The widespread belief that the Qur’ān has a single, unambiguous reading is partly due to the confidence of the translators, who rarely expressed any doubts about their selections. Even so, this is due above all to the resounding success of the standard Egyptian edition of the Qur’ān that was first published on 10 July 1924 in Cairo.[1]  This edition is now widely regarded as the official text of the Qur'an. 


INITIALLY, THE PUBLICATION of this edition was a purely Egyptian affair. It was the work of a government-appointed committee led by Muḥammad ibn ‘Alī al-Ḥusaynī al-Ḥaddād[2], which aimed to develop a unified text for religious education in Egypt.

Some minor modifications were later made to this text in subsequent editions, one published in 1924 and another in 1936. The 1936 text became known as the Farouk edition after the Egyptian king Farouk (r. 1936–1952). But the influence of the Cairo text quickly spread far beyond Egypt. It was adopted almost universally by both Sunni and Shī‘a Muslims, as well as by critical scholars, who had long abandoned Gustav Flügel’s 1834 edition. In his 1938 writing, Otto Pretzel noted with surprise that in his day an actual canonical text had appeared for the first time.[3]

However, the Egyptian project was never intended to be a critical edition of the text, at least as far as the term is commonly understood. The scholars who worked on this project did not seek to reconstruct the ancient form of the Qur’ān, but rather tried to preserve one of the authorised ‘readings’ (in the specialized sense of the Islamic tradition) – the narration of Ḥafṣ (d. 180/796) from ‘Āṣim (d. 127/745). But these readings are actually part of the history of the text, not its starting point, and the idea that there was a separate number of different but equal legal readings did not develop until the fourth century AH/tenth century CE, when major divisions had occurred over the Qur’ān. Ibn Mujāhid (d. 324/936) and others promoted this organizational system.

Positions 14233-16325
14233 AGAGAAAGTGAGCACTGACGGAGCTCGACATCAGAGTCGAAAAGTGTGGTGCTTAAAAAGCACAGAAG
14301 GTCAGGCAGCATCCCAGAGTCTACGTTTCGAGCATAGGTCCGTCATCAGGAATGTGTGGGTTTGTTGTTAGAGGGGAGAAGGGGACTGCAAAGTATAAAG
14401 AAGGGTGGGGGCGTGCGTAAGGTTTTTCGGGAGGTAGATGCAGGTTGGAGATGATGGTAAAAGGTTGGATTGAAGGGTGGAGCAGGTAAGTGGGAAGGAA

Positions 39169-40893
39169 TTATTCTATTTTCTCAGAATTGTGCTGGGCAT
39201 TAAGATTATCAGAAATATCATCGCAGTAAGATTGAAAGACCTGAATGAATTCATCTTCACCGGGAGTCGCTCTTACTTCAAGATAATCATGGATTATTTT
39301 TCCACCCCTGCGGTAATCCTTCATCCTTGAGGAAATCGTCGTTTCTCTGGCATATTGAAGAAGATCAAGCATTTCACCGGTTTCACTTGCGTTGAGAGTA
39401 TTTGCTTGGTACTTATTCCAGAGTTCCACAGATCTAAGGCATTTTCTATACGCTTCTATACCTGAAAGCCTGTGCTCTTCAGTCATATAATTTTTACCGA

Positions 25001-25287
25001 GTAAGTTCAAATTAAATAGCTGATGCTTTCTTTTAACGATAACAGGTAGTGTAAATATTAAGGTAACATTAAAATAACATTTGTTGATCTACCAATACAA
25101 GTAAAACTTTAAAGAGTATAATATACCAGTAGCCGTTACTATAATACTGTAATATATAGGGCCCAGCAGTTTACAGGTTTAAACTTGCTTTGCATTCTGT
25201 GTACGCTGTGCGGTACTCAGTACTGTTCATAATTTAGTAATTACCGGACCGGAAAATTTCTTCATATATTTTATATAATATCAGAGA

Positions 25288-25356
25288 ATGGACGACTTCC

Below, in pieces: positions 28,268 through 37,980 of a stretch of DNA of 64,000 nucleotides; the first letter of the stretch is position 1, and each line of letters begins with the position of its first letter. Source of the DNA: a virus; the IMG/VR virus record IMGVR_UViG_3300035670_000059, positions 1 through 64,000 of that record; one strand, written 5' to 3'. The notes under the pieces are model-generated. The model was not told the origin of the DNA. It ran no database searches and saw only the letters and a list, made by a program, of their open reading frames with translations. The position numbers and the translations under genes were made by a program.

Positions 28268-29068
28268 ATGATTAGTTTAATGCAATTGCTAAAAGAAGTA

Ibn Mujāhid argued that the seven readings were equally correct. Others argued for ten or fourteen. The gradual (but never completed) acceptance of the Seven Readings argument (often attributed to Ibn Mujāhid’s use of a hadith[4] that talked of the ‘seven letters’ of the Qur’ān) was generally accompanied by the caveat that each reading had two versions. Fourteen different versions of the text are therefore considered equally authentic, only one of which is Ḥafṣ from ‘Āṣim. Even in this scenario, there is no consensus on the precise form of the reading of Ḥafṣ from ‘Āṣim. It is claimed that they were transmitted in four different scripts (methods), and contradictions abound concerning the various scripts that are claimed for it.

In the early twentieth century, therefore, the form of the Qur’ān did not appear at all clear. In fact, the Egyptian government was eager to initiate a project that would lead to the issuing of the Cairo edition of the Qur’ān text precisely due to these differences (or ‘errors,’ as described in the Appendix of the Cairo edition) that were found in Qur’ānic texts being imported for public schools. In response, the government destroyed a large number of these texts by throwing them into the Nile and issued its own text. The Cairo project thus followed the spirit of Caliph ‘Uthmān and the wālī al-Ḥajjāj ibn Yuūuf (ob. 95 AH/714 CE), who reportedly ordered the destruction of rival copies and distributed their own text in the first Islamic century.